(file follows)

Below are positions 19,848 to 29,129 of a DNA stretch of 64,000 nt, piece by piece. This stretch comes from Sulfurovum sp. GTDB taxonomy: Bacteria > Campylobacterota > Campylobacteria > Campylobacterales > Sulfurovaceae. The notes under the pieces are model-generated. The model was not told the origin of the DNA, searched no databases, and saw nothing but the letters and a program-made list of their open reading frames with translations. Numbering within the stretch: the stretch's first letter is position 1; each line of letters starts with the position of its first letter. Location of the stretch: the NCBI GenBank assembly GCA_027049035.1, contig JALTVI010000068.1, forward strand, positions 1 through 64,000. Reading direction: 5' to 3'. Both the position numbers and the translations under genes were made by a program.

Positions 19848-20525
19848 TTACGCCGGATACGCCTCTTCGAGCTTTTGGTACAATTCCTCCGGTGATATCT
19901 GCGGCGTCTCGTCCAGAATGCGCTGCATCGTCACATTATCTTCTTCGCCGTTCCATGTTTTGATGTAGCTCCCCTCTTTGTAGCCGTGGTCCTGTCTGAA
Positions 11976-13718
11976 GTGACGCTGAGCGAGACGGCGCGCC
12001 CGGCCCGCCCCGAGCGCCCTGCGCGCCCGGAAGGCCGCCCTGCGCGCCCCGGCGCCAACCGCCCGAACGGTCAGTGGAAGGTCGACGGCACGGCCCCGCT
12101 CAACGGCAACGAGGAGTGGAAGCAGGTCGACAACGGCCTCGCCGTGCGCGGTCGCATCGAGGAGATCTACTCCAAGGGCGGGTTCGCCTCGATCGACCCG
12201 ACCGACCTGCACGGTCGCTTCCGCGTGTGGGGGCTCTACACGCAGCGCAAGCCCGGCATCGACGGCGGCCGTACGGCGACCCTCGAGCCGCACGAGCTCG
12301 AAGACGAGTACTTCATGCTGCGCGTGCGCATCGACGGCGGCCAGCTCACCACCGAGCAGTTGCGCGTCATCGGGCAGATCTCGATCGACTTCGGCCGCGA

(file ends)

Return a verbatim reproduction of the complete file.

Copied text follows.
Below are positions 19,848 to 29,129 of a DNA stretch of 64,000 nt, piece by piece. This stretch comes from Sulfurovum sp. GTDB taxonomy: Bacteria > Campylobacterota > Campylobacteria > Campylobacterales > Sulfurovaceae. The notes under the pieces are model-generated. The model was not told the origin of the DNA, searched no databases, and saw nothing but the letters and a program-made list of their open reading frames with translations. Numbering within the stretch: the stretch's first letter is position 1; each line of letters starts with the position of its first letter. Location of the stretch: the NCBI GenBank assembly GCA_027049035.1, contig JALTVI010000068.1, forward strand, positions 1 through 64,000. Reading direction: 5' to 3'. Both the position numbers and the translations under genes were made by a program.

Positions 19848-20525
19848 TTACGCCGGATACGCCTCTTCGAGCTTTTGGTACAATTCCTCCGGTGATATCT
19901 GCGGCGTCTCGTCCAGAATGCGCTGCATCGTCACATTATCTTCTTCGCCGTTCCATGTTTTGATGTAGCTCCCCTCTTTGTAGCCGTGGTCCTGTCTGAA
Positions 11976-13718
11976 GTGACGCTGAGCGAGACGGCGCGCC
12001 CGGCCCGCCCCGAGCGCCCTGCGCGCCCGGAAGGCCGCCCTGCGCGCCCCGGCGCCAACCGCCCGAACGGTCAGTGGAAGGTCGACGGCACGGCCCCGCT
12101 CAACGGCAACGAGGAGTGGAAGCAGGTCGACAACGGCCTCGCCGTGCGCGGTCGCATCGAGGAGATCTACTCCAAGGGCGGGTTCGCCTCGATCGACCCG
12201 ACCGACCTGCACGGTCGCTTCCGCGTGTGGGGGCTCTACACGCAGCGCAAGCCCGGCATCGACGGCGGCCGTACGGCGACCCTCGAGCCGCACGAGCTCG
12301 AAGACGAGTACTTCATGCTGCGCGTGCGCATCGACGGCGGCCAGCTCACCACCGAGCAGTTGCGCGTCATCGGGCAGATCTCGATCGACTTCGGCCGCGA